Looking back on that song, she comments: “Basically I was in a relationship when I wrote most of the album, and it was great – I finally managed to disprove the theory that I have to be in turmoil to write music. But then we did break up, and then I wrote tonnes of the rest of the record. I was like: shit!”
“I’ve re-purposed feelings in new ways on this album,” Rebecca continues. “I’m still getting them out. Songs that aren’t particularly about romantic relationships but feelings I’m having that I’ve given this vaguely fictitious feeling. It’s quite a collage of all the things I’m fucked off about. I try to not say too much but I can’t not… and also, I’m very lazy and the music I like isn’t metaphor driven and it’s not for me to decide. I like to be told what someone is feeling. It’s just selfish again.”
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But then, Rebecca Lucy Taylor has every right to be selfish – after all, she’s in demand, with a host of projects set to dominate her time over the coming months. “I’m doing a musical,” she says. “I’m developing a musical at one theatre, and then I’m writing my own one, and then I’ve got another meeting about another one. I’m just basically trying to hustle so I can retire! And I love theatre, so I’m trying to combine the two.”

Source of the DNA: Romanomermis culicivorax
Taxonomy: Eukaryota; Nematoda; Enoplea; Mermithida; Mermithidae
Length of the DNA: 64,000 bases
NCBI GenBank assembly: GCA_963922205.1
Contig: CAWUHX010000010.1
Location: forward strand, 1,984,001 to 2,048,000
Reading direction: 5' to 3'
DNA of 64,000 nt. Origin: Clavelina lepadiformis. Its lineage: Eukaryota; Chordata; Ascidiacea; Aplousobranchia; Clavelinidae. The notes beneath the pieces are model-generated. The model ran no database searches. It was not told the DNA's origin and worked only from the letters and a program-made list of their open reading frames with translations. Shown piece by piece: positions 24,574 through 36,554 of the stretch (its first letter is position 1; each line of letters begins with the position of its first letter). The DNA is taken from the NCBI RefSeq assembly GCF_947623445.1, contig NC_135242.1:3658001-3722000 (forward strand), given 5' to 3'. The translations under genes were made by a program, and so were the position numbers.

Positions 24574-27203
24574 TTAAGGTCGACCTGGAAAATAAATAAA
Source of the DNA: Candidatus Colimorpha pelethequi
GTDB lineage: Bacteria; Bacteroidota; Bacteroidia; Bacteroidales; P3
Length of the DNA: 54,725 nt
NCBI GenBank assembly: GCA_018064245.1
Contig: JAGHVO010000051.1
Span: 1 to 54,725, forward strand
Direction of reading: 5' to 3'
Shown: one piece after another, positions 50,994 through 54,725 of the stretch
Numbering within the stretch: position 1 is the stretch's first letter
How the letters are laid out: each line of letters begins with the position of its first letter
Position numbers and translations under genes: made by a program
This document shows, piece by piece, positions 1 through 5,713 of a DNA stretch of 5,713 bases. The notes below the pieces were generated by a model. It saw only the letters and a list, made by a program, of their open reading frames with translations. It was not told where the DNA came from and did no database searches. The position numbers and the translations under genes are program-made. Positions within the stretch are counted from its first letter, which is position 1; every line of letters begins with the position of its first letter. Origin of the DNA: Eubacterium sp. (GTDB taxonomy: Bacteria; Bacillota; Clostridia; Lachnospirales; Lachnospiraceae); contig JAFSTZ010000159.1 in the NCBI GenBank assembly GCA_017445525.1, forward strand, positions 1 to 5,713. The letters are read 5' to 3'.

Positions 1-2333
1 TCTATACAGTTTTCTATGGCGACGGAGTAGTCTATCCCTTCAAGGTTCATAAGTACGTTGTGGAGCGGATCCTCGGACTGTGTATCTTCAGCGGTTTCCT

“I’m realising now how much I can write on spec. That’s why I like writing for theatre, because I love being given an emotion or a story that you need a song written about then I can actually do that.”
That’s quite a lot to take on, Clash states.
“Well, I always say if you throw as much shit at a wall…!” she laughs. “It feels a bit like that. But genuinely, that’s how I work. It’s constant and quick and doesn’t stop. So having quite a few things on is when I’m happiest. If I’m stuck on one thing and then waiting for another then I go a bit crazy. So I’m throwing it all up. We’ll see what happens. I hope I’ll get one legitimate job.”
What will you do until that job lands in your lap?
“Stress about!” she says, before collapsing into endless chuckles. “I want to get on with it, really. I want to do a good few Self Esteem albums and expand on this sound, and I think when I’m in my 40s I’m going to put a gown on, learn piano, and do the Rebecca Lucy Taylor era. My ‘Joanne’, y’know?”
“I’ve got loads to do. I haven’t do anything else on so I’ve got to do summat. People have babies, should I have a baby now? Probably not. My baby would be pissed off. It’d be like: why did she do this?!”
And there’s that laugh again.
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'Compliments Please' is out now.
Photography: Rachel Lipsitz